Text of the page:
Friday, November 28, 2008

Prep sports: In 'an encouraging twilight'

In a New York Times article yesterday about the allure of high school football, sportswriter Jere Longman writes wistfully about the tradition of Thanksgiving-Day games among high schoolers. Although Longman concedes -- and a companion article about steroid use among athletes confirms -- that high school football is "not pure," Longman adds: "It is still a game, not yet a business."
The operative word may be yet.. Longman writes that prep football is in an "encouraging twilight" -- a hopeful metaphor for the way things are changing. High-profile rankings and a funding system for youth sports that is increasingly squeezing out lower-income students are two factors in the evolution of youth sports into a money-driven model. (Mark Hyman's blog, Youth Sports Parents, is a great way to follow the evolution. His latest recommends that we consider banning youth sports tournaments on national holidays.)

Wednesday, November 05, 2008

New book looks at growth, coverage of women's basketball

Christine Baker, a writer and avid sports fan, has compiled excerpts of her interviews with top figures in women's basketball -- including Val Ackerman, Tamika Catchings, Donna Lopiano, and Diana Taurasi -- in a new book called "Why She Plays." I talk a little in the book about the struggles of the WNBA to gain a large media audience. For more about the book, visit Baker's Web site.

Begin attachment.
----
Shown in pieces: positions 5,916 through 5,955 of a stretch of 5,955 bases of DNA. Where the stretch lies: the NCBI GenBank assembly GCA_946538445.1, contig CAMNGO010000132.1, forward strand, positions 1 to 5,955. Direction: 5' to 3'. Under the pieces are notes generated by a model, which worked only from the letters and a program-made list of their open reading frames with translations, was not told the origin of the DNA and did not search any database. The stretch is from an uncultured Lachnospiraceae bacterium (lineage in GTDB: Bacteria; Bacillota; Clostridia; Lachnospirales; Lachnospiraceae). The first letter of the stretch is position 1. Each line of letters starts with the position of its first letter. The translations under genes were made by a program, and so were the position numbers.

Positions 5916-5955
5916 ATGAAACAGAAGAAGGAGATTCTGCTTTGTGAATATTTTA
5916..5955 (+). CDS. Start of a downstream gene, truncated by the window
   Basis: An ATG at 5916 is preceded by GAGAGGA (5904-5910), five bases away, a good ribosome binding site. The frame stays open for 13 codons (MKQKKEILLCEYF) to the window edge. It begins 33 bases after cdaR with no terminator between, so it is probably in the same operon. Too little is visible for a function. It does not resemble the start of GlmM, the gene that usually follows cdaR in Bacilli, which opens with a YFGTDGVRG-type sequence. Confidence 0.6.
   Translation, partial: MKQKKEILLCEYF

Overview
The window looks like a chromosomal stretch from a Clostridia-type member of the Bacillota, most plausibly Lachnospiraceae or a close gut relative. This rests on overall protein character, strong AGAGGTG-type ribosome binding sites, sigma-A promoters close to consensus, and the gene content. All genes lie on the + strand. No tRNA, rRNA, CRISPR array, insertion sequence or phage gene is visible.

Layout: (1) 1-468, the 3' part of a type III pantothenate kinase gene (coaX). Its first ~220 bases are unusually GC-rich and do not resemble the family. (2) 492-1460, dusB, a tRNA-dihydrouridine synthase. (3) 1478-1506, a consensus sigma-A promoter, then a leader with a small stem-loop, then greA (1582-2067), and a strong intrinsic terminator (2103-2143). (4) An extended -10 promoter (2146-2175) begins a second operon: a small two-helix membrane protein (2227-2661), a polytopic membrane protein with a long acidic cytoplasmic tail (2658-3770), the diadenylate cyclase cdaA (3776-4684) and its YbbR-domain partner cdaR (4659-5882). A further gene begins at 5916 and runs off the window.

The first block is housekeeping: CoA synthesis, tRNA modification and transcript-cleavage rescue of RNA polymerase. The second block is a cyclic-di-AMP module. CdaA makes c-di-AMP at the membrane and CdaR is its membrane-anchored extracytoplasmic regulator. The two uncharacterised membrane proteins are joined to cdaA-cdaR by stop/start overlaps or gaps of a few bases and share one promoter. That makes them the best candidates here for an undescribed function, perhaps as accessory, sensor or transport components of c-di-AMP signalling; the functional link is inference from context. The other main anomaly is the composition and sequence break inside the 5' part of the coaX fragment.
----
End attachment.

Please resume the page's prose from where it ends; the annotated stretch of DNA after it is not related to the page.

Monday, November 03, 2008

Sports, media, politics: An alliance

The election-eve appearances of Barack Obama and John McCain on Monday Night Football tonight mark the second presidential election in a row when the candidates made their final, national televised appearance in a sports venue (In 2004, Kerry and Bush appeared on SportsCenter.) The partnership of politics and sports has been a natural pairing in the U.S. for as long as the two have been institutionalized -- both are sites for the display of masculine power, and some might argue that sports is a microcosm of the wider political landscape.
The partnership isn't only for the TV cameras. The NFL this year became the second sports league to form its own PAC, where owners, team CEOs and league executives invest in influencing the electoral process to secure favorable outcomes on legislative proposals that could cut into profits.